Notes

Page 21 of 21

1 DesRochers v. Canada (Industry), [2009] 1 S.R.C. 194, 2009 SCC 8 at para. 54.

2 Mahe v. Alberta, [1990] 1 S.C.R. 342 at 344.

3 Solski (Tutor of) v. Quebec (Attorney General), [2005] 1 S.C.R. 201, 2005 SCC 14 at para. 35.

4 H.N. v. Québec (Ministre de l’Éducation), [2007] R.J.Q. 2097, 2007 QCCA 1111.

5 T.B. v. Québec (Ministre de l’Éducation), [2007] R.J.Q. 2150, 2007 QCCA 1112.

6 Supra note 3.

7 Part I of the Constitution Act, 1982, being Schedule B to the Canada Act 1982 (U.K.), 1982, c. 11.

8 (2008) 290 D.L.R. (4th) 490, 2008 ONCA 148.

9 (2007) 246 B.C.A.C. 159, 2007 YKCA 12.

10 2008 ABPC 232.

11 R.S.A. 2000, c. L-6.

12 [2008] 1 S.C.R. 383, 2008 SCC 15.

13 Supra note 1.

14 Supra note 7.

15 Reference re Public Schools Act (Man.), s. 79(3), (4) and (7), [1993] 1 S.C.R. 839 at 862.

16 Supra note 2 at 366–367.

17 Ibid. at 375.

18 Arsenault-Cameron v. Prince Edward Island, [2000] 1 S.C.R. 3; 2000 SCC 1 at para. 27.

19 Supra note 15 at 851.

20 Supra note 2 at 371–372.

21 Ibid. at 377.

22 Ibid. at 374.

23 Supra note 18 at para. 31.

24 Doucet-Boudreau v. Nova Scotia (Minister of Education), [2003] 3 S.C.R. 3, 2003 SCC 62.

25 Ibid. at para. 29.

26 S. 23(1)(a) of the Charter was never proclaimed in force in Quebec: see s. 59 of the Constitution Act, 1982, being Schedule B to the Canada Act, 1982 (U.K.), 1982. c. 11.

27 R.S.Q. c. C-11.

28 Supra note 3.

29 Ibid.

30 2nd Sess., 36th Leg., Quebec, 2002 (which came into force October 1, 2002), S.Q. 2002, c. 28.

31 Supra note 4.

32 Supra note 3.

33 Abbey v. Essex County Board of Education [1999], 42 O.R. (3d) 481.

34 Supra note 4 at para. 128.

35 Ibid. at para. 129.

36 Ibid. at para. 221.

37 R.S.Q. c. C-12.

38 Supra note 3 at para. 34.

39 Supra note 4 at para. 241.

40 Supra note 3 at para. 34.

41 Supra note 4 at para. 270.

42 Ibid. at para. 274.

43 File No 32229.

44 Supra note 5.

45 Supra note 27 at s. 81.

46 Ibid. at s. 85.

47 Ibid. at s. 85.1.

48 Supra note 5 at para. 54.

49 Ibid. at para. 60.

50 Supra note 3 at para. 30.

51 File No 32319.

52 File No S-0001-CV-2008000133.

53 2008 NWTSC 53.

54 2008 NWTSC 65.

55 2008 NWTSC 66.

56 2008 NBQB 201.

57 Supra note 3 at para. 50; see also Gosselin (Tutor of) v. Quebec (A.G.), [2005] 1 S.C.R. 238, 2005 SCC 15 at paras. 28–34.

58 Supra note 56 at para. 5.

59 Baker v. Canada (Minister of Citizenship and Immigration), [1999] 2 S.C.R. 817.

60 Supra note 56 at para. 22, citing Ibid. at para. 26.

61 Supra note 56 at para. 28.

62 30 & 31 Vict., c. 3 (U.K.), as reprinted in R.S.C., 1985, Appendix II, No. 5.

63 [2008] 2 F.C.R. 327, 2007 FCA 308.

64 2006 FC 808.

65 Supra note 63 at para. 38.

66 File No 32416, application for leave to appeal dismissed on March 20, 2008.

67 An Act to amend the Criminal Code (criminal procedure, language of the accused, sentencing and other amendments), 2nd Sess., 39th Parl., 2008.

68 R. v. Beaulac, [1999] 1 S.C.R. 768 at para. 34, citing Ford v. Quebec (Attorney General), [1988] 2 S.C.R. 712 at 749.

69 Commissioner of Official Languages (Can.) v. Canada (Minister of Justice), (2001) 194 F.T.R. 181, 2001 FCT 239.

70 Under s. 3(2) of the OLA, a federal court is "any court, tribunal or other body that carries out adjudicative functions and is established by or pursuant to an Act of Parliament." This includes courts of law such as the Federal Courts of Canada and the Tax Court of Canada, as well as quasi-judicial administrative tribunals such as the Canadian Human Rights Tribunal and the Canadian Industrial Relations Board.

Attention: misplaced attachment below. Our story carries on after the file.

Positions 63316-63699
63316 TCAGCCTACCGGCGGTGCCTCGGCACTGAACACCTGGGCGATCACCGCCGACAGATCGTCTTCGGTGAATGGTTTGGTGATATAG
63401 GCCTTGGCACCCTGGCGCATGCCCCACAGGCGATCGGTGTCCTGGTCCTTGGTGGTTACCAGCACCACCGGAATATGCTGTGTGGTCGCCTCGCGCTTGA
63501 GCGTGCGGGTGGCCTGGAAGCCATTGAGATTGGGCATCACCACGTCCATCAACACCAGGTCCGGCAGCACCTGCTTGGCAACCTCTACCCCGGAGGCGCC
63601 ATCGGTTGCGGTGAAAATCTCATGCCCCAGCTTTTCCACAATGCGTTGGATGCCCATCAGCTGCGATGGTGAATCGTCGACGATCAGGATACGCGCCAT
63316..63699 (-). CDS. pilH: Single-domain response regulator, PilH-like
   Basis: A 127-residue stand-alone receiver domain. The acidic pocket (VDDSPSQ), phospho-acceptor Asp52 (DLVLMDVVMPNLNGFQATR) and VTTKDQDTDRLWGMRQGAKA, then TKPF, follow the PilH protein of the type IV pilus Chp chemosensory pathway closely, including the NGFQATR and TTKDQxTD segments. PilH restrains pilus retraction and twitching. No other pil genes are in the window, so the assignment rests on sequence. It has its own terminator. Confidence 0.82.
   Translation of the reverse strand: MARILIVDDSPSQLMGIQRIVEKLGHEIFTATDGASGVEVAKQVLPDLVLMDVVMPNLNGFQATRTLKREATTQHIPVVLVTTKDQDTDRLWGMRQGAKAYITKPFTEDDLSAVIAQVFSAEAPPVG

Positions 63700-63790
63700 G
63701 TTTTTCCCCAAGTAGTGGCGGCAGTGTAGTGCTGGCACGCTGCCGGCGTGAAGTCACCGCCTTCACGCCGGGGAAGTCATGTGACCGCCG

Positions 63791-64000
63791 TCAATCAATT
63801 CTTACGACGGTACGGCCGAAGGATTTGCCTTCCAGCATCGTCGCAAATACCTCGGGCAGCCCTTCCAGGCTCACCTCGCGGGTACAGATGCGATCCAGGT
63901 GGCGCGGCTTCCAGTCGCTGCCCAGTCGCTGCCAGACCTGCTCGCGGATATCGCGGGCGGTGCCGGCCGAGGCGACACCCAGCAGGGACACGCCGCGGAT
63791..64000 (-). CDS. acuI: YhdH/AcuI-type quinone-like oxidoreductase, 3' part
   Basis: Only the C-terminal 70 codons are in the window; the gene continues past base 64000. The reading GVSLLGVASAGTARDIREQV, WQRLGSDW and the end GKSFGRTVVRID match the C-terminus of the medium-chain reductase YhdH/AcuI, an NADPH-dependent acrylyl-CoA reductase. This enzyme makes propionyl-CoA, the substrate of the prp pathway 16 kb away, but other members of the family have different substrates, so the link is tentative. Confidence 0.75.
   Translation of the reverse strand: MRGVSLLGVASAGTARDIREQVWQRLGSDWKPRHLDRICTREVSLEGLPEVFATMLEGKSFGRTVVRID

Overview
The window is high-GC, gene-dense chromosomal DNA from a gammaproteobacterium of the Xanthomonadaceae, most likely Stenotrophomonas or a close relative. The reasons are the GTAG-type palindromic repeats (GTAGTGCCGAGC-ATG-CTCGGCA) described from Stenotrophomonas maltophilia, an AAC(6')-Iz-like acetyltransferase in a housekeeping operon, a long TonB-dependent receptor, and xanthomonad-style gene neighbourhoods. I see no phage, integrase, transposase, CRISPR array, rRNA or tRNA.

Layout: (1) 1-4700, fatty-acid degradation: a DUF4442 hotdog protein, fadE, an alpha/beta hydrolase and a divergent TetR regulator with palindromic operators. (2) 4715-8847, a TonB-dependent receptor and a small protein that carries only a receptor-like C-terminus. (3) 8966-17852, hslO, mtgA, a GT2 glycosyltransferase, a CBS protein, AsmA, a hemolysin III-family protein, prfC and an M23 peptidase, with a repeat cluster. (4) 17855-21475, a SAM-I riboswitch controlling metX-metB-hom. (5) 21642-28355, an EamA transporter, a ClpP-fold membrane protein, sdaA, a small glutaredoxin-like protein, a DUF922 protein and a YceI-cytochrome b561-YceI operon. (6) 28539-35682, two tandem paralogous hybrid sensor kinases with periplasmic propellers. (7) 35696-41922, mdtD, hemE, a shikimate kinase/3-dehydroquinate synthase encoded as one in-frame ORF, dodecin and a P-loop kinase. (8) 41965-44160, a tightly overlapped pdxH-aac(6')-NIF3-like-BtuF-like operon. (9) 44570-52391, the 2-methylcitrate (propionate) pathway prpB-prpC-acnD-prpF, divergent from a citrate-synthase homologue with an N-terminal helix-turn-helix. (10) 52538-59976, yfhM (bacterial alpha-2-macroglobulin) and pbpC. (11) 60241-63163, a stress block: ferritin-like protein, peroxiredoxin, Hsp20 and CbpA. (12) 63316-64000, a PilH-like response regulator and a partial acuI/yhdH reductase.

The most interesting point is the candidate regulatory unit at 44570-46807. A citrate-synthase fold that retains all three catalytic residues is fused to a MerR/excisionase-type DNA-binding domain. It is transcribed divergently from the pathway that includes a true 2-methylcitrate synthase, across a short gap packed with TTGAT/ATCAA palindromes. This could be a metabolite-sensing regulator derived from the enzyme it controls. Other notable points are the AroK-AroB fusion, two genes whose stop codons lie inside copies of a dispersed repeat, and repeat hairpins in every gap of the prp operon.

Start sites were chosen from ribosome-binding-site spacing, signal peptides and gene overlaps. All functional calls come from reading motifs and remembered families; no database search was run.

71 S. 19 of the Charter also applies to any court of New Brunswick.

72 This duty applies to all federal tribunals other than the Supreme Court of Canada: see s. 16 of the OLA.

73 S. 19 of the Charter (New Brunswick), s. 133 of the Constitution Act, 1867 (Quebec) and s. 23 of the Manitoba Act, 1870 (Manitoba).

74 Supra note 68.

75 Ibid. at para. 25.

76 Ibid. at para. 41.

77 Ibid. This right is enshrined in s. 14 of the Charter, according to which "A party or witness in any proceedings who does not understand or speak the language in which the proceedings are conducted or who is deaf has the right to the assistance of an interpreter."

78 Supra note 8.

79 R.S.O. 1990, c. C-43.

80 Supra note 68.

81 Supra note 8.

82 Ibid. at para. 27; Civil Justice Reform Project at para. 13, online: The Ministry of the Attorney General www.attorneygeneral.jus.gov.on.ca/english/about/pubs/cjrp/External site.

83 Supra note 9.

84 R.S.Y. 2002, c. 133.

85 Rules of Court for the Supreme Court of Yukon pursuant to s. 38 of the Judicature Act, R.S.Y. 2002, c. 128.

86 Supra note 9 at para. 2.

87 Ibid. at para. 32.

88 Ibid. at para. 48.

89 Ibid. at para. 53.

90 Société des Acadiens du Nouveau-Brunswick Inc. v. Association of Parents, [1986] 1 S.C.R. 549.

91 Supra note 62.

92 Supra note 9 at para. 91.

93 Ibid.

94 Ibid. at para. 93.

95 Ibid. at paras. 93–94.

96 Supra note 10.

97 R.S.A. 2000, c. T-6.

98 Supra note 11.

99 Schedule B to the Canada Act 1982 (U.K.), 1982, c. 11.

100 Alta. Reg. 304/2002.

101 R.S.A. 2000, c. P-31.

102 Supra note 10 at para. 42.

103 Supra note 62.

104 (Canada), 33 Vict., c. 3. Section 23: Either the English or the French language may be used by any person in the debates of the Houses of the Legislature and both those languages shall be used in the respective Records and Journals of those Houses; and either of those languages may be used by any person, or in any Pleading or Process, in or issuing from any Court of Canada established under the Constitution Act, 1867, or in or from all or any of the Courts of the Province. The Acts of the Legislature shall be Printed and published in both those languages.